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Moving an 8" Jointer - suggestions?

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Forum topic by glen posted 04-22-2014 03:41 AM 961 views 1 time favorited 15 replies Add to Favorites Watch
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glen

141 posts in 1298 days


04-22-2014 03:41 AM

Hey all – I just got word that the 8” jointer I ordered has arrived. Now, I need to pick it up in one city and take it to my shop 150km away (1.5 hour drive) in another city. I don’t have a lot of willing to help buddies where it’s going to help me unload the beast – maybe one or two at absolute best – so I’m looking for suggestions.

I don’t have a truck yet (it’s being built – should have it by end of may), but even if I rented a truck, I’m not sure how i’d get it down from the bed to the shop floor, since it weighs a couple hundred pounds. I’ve thought about using one of those 2-ton hoists that harbour freight and others sell for around $160. They say they can lift up to 7 ft, which would be enough, but that sounds awfully precarious to me, especially when I look at their construction. I don’t have a lot of faith in them, but maybe that’s inexperience talking.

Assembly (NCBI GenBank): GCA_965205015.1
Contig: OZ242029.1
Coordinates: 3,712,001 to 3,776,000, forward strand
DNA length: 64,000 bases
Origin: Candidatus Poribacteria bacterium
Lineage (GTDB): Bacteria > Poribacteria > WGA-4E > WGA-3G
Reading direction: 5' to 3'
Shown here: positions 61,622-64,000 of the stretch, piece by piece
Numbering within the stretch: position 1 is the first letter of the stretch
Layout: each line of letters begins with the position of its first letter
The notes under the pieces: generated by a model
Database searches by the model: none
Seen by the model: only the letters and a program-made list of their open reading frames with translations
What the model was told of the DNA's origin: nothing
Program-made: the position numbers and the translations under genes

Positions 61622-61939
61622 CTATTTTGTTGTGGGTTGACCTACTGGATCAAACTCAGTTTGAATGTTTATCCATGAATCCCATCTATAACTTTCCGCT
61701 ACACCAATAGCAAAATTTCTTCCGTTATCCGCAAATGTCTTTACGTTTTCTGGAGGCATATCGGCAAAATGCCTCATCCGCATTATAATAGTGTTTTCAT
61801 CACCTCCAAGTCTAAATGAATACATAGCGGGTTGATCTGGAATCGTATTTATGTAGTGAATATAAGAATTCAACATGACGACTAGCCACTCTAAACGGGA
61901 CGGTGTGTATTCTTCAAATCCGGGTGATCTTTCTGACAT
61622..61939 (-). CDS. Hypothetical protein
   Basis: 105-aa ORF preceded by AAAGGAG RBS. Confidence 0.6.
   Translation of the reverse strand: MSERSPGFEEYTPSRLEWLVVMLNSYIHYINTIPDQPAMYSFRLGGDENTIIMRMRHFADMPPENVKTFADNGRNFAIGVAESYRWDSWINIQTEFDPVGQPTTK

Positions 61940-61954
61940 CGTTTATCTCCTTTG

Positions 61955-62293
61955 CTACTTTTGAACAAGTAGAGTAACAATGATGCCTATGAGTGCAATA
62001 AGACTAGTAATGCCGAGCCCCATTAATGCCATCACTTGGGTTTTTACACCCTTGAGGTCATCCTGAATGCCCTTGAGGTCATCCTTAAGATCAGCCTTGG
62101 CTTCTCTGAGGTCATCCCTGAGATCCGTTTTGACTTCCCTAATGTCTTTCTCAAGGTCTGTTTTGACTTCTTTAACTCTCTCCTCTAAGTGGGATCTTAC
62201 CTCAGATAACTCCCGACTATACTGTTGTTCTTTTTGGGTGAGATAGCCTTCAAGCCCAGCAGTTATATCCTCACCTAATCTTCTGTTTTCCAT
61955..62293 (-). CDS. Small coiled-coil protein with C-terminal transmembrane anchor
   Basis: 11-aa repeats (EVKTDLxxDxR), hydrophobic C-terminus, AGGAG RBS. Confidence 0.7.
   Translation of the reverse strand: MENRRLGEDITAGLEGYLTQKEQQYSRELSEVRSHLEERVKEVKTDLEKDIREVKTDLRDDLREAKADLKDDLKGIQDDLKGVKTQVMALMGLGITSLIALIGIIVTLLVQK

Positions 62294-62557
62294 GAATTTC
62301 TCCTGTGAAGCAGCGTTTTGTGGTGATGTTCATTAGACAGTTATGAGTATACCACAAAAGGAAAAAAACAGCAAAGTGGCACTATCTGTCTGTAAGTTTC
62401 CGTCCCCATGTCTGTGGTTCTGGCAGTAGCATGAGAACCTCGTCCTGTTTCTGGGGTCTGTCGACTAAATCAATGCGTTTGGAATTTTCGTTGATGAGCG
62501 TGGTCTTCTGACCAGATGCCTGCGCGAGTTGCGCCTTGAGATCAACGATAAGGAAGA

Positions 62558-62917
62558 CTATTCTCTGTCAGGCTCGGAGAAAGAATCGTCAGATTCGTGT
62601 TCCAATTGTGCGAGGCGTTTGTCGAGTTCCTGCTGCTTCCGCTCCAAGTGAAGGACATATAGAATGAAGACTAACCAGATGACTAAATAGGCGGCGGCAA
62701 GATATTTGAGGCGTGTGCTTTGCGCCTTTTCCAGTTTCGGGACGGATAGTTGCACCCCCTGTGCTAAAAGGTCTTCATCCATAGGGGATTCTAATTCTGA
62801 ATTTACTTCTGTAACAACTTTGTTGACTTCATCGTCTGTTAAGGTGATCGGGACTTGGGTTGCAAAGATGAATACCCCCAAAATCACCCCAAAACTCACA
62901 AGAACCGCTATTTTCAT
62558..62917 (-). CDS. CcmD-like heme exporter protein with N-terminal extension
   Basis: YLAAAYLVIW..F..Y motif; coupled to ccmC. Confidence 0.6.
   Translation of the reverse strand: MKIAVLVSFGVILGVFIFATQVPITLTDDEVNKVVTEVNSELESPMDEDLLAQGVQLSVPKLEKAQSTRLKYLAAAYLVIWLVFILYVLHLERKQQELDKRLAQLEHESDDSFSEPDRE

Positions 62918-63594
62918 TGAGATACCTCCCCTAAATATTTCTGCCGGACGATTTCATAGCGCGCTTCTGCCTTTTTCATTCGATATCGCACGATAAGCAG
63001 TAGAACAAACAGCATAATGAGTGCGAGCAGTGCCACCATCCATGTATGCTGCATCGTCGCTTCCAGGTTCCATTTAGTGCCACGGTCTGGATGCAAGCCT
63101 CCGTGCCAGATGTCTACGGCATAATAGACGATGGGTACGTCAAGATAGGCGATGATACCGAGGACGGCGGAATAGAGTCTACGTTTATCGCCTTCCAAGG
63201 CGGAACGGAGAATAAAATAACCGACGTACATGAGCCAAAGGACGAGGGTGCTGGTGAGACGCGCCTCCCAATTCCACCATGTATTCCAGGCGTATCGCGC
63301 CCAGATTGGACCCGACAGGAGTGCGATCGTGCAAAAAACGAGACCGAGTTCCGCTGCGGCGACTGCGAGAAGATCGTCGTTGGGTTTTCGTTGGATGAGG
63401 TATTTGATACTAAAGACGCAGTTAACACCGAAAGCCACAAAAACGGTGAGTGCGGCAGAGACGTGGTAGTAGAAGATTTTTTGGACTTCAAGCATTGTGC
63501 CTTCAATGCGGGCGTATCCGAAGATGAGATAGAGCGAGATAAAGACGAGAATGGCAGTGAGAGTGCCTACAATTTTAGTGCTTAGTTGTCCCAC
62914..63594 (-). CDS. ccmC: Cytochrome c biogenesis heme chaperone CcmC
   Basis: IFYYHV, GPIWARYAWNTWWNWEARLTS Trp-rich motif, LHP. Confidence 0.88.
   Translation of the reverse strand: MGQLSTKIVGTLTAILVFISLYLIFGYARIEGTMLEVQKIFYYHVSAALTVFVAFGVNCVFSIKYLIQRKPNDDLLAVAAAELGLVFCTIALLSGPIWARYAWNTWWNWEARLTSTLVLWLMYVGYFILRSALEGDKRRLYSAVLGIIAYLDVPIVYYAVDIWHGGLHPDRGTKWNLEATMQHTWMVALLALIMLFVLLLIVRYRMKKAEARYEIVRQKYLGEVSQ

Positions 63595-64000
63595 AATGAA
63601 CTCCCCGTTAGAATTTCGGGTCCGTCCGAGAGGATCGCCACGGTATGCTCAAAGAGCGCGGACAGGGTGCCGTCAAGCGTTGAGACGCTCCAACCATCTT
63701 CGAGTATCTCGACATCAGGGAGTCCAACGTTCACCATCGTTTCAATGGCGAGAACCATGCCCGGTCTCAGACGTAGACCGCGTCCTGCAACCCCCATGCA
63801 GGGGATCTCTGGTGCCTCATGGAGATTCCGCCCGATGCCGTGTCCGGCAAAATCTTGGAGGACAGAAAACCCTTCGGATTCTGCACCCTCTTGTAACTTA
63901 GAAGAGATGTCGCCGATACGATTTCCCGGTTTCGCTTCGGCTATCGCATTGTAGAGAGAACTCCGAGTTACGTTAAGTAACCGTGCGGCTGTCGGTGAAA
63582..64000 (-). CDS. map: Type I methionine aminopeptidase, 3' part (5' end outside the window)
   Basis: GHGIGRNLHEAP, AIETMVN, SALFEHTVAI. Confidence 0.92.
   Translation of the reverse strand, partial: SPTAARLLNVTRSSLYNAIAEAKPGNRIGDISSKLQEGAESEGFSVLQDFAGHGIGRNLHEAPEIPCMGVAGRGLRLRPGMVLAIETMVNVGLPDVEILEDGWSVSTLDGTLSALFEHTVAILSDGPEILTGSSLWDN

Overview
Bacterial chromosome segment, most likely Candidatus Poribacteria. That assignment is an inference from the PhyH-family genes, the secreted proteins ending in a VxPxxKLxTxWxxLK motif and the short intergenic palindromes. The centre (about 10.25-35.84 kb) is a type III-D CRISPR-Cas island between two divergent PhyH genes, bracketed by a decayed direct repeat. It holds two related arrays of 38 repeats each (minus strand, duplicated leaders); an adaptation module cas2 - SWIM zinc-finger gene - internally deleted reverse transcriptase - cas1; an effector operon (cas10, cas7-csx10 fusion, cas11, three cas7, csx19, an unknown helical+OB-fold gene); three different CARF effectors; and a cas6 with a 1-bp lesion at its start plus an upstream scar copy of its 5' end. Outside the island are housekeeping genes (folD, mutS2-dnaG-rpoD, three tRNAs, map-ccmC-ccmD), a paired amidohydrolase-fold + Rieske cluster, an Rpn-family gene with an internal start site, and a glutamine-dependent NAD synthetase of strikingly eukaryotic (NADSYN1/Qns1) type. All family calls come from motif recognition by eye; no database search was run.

I could rent a cube van, but the jointer comes on a pallet with no wheels, and I’m not sure how to get it up and down the ramp.

I think I’m going to end up paying someone with a lift gate to deliver it, but I’m guessing that’s going to be in the $3-400 range (I’ll enquire at the store).

Does anyone have any suggestions on moving such massive pieces around? This is my first “big tool” and any advice from those who have gone down this road would be most appreciated.

Take care everyone and thanks for your time

-glen


15 replies so far

View a1Jim's profile

a1Jim

112817 posts in 2322 days